First, we need to collect the urine. This collection could happen at a household level using containers or new office blocks could install no-mix toilets and urine collection systems. The urine can then be treated in three potential ways: (i) we can add calcium hydroxide, which would produce calcium phosphate and prevent ammonia from forming, (ii) we can add a magnesium compound to produce magnesium ammonium phosphate (otherwise known as struvite) or (iii) we can dilute the urine and use it as is.

The addition of calcium hydroxide (lime) or magnesium sulphate (Epsom salt) to your urine produces a solid which is the fertiliser. You would need to filter the solid from the liquid component, which can be done using a simple cloth or bag filter. It might be a good education exercise for your children, showing them that our “waste” can produce valuable fertiliser.

The fertilisers would be produced locally, by entrepreneurs and private companies, thus reduding our need to import fertilisers or mine for natural phosphate rock. For example, UCT currently purchases about four tons of fertiliser a year for its sports field yet it has the potential to produce seven tons of fertiliser from urinals alone. It is clear that systems need a drastic rethink.

How can we save water when we need to pee?

  • You can pee into a container, dilute the urine as needed using shower water or washing machine water and use this as a liquid fertiliser in your garden. It’s recommended that you dilute the urine 1:3.
  • You could also pee directly into the garden but don’t pee in the same place as salts will eventually build up.
  • If you live in an apartment block, you can add vinegar to your toilet to prevent any bad smells while it mellows and flush periodically with shower water.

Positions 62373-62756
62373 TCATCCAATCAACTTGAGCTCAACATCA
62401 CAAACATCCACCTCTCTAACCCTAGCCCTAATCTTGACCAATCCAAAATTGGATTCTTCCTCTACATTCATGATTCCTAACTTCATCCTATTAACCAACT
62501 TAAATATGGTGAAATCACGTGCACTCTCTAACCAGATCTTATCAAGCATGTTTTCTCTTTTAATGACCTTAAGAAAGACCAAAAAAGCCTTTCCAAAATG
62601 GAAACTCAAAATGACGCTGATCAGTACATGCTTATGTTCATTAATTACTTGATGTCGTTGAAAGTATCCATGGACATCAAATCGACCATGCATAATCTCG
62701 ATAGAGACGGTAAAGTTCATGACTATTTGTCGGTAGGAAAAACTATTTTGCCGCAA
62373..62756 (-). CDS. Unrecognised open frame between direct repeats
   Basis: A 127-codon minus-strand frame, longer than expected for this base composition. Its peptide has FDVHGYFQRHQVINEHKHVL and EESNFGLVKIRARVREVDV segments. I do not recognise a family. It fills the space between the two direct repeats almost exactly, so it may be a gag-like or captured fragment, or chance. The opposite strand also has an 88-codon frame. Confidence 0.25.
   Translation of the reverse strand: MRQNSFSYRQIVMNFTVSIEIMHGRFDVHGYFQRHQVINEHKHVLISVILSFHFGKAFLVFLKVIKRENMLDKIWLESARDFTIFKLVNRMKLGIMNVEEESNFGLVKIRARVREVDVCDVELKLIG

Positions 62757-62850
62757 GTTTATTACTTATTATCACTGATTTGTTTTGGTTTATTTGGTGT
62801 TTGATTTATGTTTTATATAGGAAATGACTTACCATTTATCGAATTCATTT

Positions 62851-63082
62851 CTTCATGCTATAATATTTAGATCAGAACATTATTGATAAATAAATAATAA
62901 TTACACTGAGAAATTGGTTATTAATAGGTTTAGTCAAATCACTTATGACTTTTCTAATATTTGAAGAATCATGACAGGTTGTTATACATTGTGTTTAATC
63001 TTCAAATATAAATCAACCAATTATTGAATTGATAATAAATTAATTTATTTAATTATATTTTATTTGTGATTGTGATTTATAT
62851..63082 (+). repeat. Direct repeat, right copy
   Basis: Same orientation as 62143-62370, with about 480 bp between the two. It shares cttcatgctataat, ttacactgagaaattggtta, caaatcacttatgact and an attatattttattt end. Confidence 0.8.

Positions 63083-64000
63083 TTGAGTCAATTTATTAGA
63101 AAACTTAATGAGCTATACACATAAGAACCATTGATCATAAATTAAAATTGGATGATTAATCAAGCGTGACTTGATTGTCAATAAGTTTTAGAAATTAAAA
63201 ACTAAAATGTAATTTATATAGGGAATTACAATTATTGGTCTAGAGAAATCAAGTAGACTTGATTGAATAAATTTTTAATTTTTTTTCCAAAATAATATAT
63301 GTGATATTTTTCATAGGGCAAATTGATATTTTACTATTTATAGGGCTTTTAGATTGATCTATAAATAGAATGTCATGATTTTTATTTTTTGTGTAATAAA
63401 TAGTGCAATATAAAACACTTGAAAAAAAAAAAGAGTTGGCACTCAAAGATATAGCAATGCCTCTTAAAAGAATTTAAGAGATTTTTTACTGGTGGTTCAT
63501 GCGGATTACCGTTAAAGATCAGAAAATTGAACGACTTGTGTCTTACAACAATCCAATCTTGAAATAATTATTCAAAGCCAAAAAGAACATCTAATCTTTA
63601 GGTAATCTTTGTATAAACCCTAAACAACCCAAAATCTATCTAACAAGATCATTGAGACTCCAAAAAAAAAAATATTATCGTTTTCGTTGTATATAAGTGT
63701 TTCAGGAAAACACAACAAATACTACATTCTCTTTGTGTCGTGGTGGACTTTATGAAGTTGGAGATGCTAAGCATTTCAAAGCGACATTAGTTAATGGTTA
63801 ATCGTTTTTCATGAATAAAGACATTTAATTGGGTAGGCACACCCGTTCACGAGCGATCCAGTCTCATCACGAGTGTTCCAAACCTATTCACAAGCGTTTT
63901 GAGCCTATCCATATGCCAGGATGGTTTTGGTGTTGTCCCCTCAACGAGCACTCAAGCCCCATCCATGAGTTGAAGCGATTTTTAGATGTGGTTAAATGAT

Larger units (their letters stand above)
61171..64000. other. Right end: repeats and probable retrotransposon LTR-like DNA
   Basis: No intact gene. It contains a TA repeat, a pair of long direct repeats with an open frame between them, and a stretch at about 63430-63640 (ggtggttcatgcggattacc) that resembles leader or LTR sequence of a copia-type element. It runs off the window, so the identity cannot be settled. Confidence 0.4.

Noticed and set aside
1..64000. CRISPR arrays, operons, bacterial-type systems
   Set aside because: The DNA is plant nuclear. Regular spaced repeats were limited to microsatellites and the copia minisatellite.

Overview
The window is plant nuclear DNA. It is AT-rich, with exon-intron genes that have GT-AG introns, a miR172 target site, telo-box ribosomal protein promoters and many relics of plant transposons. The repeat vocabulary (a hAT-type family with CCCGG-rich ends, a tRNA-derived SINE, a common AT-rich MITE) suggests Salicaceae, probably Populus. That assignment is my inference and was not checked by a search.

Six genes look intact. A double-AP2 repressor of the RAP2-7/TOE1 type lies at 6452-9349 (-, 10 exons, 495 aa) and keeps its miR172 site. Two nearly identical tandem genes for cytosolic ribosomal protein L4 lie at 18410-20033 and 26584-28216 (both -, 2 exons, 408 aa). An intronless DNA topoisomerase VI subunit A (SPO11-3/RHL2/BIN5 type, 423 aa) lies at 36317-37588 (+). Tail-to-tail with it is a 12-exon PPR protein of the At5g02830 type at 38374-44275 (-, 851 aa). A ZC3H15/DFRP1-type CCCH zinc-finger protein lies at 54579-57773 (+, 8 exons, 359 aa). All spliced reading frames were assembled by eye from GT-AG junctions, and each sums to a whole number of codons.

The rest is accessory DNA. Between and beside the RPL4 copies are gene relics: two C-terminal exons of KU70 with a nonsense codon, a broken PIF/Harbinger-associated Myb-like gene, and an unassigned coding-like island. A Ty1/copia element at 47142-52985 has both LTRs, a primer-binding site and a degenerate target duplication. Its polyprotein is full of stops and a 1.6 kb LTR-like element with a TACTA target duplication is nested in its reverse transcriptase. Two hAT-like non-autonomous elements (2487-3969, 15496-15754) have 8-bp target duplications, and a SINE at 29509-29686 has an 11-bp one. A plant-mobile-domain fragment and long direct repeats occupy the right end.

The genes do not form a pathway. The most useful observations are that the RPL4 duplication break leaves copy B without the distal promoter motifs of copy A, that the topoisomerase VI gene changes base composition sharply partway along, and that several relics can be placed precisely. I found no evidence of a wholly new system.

• Be open to nutrient recycling initiatives. For example, imagine if we had a company that collected filled urine containers from your home on a weekly basis at a minimal cost or at no cost (the company would make money from the sale of the fertiliser produced). This urine could then be transported to a Resource Recovery Plant where different fertilisers and resources could be manufactured. Or imagine that you transported filled urine-fertiliser containers to recycling depots, much like you would for glass recycling. These household systems would require no water and any bad smell would be prevented by prior calcium hydroxide addition.

Initiatives like this will probably be more widely accepted now (at least in Cape Town) as a result of this drought and that is our blessing in disguise. There are clearly many entrepreneurship opportunities in this space.

Moving to a more sustainable and circular economy, recycling initiatives such as recovering value from urine and faeces becomes pertinent. In addition, rethinking conventional sanitation systems, questioning how they work and how they can be improved is extremely important because not only can we save water but we can also recover resources in a more efficient manner. Be open to change and embrace it because our very future might depend on it. DM

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Dr Dyllon Randall is a senior lecturer, Department of Civil Engineering, University of Cape Town

Photo: Residents of Cape Town collect drinking water in the early morning from a mountain spring collection point in Cape Town, South Africa, 31 January 2018. EPA-EFE/NIC BOTHMA